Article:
While Dower and Theroux don’t have access to big names, from an intelligence perspective they get one better: former senior Church official Marty Rathbun, who up until his exit after more than 25 years of membership was leader David Miscavige’s go-to guy. With his help and that of other former long-term members, Theroux hires actors to play key players such as Miscavige and Tom Cruise in recreations that demonstrate various aspects of the organization, including widespread reports of abuse. However, equally interesting is Theroux’s run-ins with the Church as they attempt to thwart his ability to shoot the movie as well as harass everyone involved.
While confirming everything in the previous film, this documentary goes further in demonstrating the inner workings and secrets of the Church. Although the recreations are somewhat silly, in some cases they do illustrate some of the more extreme occurrences that may have been less comprehensible if simply described. Rathbun is also a fascinating character as he struggles with the duality of being a whistleblower of sorts regarding the Church’s misdeeds, but is unable to come to terms with the fact that he was also a propagator of the same offences.
A scene from  Trapped
A scene from 'Trapped'
Hot Docs
Trapped
Even though the right to choose is legally defined in the U.S., anti-choice advocates have found ways to undermine the law and close abortion clinics across the country. The statistics are staggering as 250 laws have passed since 2010 that restrict the ability of clinics and doctors to operate, including mandates regarding the width of hallways. Lawyer-turned-filmmaker Dawn Porter documents the struggle of these providers and their patients in Trapped.
Focusing on clinics and doctors in Alabama, Georgia and Texas, the documentary captures their dedication to their work as well as the effects of the daily opposition they face to provide safe medical care to women seeking their services. The struggles include millions of dollars spent to comply with unwarranted requirements; the decrease in state clinics from dozens to a handful or less; the increasing lack of accessibility as the nearest provider is now too far for many women; and the stories of patients who decided abortion was their best option.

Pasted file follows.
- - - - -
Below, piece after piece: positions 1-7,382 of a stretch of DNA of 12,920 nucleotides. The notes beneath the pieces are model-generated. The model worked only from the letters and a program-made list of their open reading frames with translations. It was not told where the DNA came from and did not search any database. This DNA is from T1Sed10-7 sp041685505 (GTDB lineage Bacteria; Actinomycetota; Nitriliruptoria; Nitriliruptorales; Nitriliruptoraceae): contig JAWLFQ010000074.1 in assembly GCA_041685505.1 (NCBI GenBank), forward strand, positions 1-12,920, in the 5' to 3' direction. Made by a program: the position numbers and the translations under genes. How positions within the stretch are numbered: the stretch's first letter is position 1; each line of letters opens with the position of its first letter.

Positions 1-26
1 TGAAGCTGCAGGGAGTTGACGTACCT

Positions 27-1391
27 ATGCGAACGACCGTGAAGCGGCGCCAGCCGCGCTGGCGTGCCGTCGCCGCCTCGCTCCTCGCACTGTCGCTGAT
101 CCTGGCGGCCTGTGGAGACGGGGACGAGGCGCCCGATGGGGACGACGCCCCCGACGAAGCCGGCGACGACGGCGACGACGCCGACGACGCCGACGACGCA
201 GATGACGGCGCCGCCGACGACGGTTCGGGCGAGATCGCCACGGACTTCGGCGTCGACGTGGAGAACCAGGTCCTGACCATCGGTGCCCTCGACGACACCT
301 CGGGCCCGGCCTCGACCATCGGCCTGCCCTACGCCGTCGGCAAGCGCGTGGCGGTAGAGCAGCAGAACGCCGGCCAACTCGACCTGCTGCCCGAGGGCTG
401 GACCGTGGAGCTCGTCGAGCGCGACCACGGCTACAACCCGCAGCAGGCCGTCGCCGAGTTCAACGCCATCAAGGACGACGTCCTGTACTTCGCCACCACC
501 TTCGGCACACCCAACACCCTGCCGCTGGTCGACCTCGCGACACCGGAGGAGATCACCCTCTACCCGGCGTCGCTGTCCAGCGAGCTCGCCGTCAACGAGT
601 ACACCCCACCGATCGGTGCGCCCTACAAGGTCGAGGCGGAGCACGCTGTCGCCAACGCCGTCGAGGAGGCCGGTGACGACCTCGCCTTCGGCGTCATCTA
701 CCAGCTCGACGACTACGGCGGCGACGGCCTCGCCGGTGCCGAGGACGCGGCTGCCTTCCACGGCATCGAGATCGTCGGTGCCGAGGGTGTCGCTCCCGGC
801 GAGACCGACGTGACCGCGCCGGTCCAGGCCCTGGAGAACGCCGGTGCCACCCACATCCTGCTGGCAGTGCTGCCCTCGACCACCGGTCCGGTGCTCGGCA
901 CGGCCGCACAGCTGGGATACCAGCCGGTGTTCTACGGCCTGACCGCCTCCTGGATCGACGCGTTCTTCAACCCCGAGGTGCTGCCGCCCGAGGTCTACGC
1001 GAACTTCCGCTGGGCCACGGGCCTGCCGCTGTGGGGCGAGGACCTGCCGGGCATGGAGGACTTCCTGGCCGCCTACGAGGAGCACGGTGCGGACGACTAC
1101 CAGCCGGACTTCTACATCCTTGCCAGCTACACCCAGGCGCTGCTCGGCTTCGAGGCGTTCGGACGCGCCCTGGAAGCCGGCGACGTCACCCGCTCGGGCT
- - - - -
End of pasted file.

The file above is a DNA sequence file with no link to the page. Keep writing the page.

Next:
Porter does an excellent job weaving these stories together to produce a comprehensive assessment of the situation in the South. Although the film is often depressing, these feelings are the result of the facts presented rather than a calculated attempt to manipulate audiences. All of those involved are passionate and determined not to close, but in some cases the strain of their commitment is growing more challenging. However, this film is just a snapshot of the ongoing efforts to maintain this right in the United States with a Supreme Court decision on Texas’ challenge due in June 2016.
Showtimes and ticket information can be found on the festival website.